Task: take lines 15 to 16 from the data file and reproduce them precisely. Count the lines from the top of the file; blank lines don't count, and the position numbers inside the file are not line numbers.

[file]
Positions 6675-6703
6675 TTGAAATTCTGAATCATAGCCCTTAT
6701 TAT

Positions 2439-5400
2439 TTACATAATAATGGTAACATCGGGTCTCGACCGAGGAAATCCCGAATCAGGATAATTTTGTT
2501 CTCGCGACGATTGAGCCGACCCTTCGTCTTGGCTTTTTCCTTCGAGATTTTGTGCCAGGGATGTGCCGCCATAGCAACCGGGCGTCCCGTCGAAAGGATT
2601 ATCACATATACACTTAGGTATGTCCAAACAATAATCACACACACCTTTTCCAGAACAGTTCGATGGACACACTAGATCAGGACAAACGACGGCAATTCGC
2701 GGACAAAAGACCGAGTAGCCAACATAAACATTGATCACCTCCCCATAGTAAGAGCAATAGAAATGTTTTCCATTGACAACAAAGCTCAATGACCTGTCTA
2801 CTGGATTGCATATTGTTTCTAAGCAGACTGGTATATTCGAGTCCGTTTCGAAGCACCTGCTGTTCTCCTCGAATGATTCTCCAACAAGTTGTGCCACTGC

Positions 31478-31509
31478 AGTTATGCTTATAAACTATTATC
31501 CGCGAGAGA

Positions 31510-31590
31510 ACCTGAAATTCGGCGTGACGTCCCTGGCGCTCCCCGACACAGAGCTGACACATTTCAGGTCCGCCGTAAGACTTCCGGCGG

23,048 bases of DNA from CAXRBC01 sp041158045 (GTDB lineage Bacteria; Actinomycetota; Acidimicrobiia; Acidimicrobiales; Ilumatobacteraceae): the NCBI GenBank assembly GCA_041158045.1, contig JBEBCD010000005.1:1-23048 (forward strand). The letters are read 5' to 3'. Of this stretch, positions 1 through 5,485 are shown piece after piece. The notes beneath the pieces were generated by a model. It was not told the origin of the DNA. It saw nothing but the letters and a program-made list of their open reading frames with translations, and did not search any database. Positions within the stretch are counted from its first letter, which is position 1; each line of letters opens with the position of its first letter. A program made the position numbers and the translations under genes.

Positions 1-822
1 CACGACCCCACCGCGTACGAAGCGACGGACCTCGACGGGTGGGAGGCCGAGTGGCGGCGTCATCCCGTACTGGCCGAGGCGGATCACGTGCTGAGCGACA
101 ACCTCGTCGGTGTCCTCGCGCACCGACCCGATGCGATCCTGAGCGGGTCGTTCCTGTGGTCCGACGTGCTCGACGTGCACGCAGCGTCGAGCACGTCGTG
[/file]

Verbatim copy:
23,048 bases of DNA from CAXRBC01 sp041158045 (GTDB lineage Bacteria; Actinomycetota; Acidimicrobiia; Acidimicrobiales; Ilumatobacteraceae): the NCBI GenBank assembly GCA_041158045.1, contig JBEBCD010000005.1:1-23048 (forward strand). The letters are read 5' to 3'. Of this stretch, positions 1 through 5,485 are shown piece after piece. The notes beneath the pieces were generated by a model. It was not told the origin of the DNA. It saw nothing but the letters and a program-made list of their open reading frames with translations, and did not search any database. Positions within the stretch are counted from its first letter, which is position 1; each line of letters opens with the position of its first letter. A program made the position numbers and the translations under genes.

Positions 1-822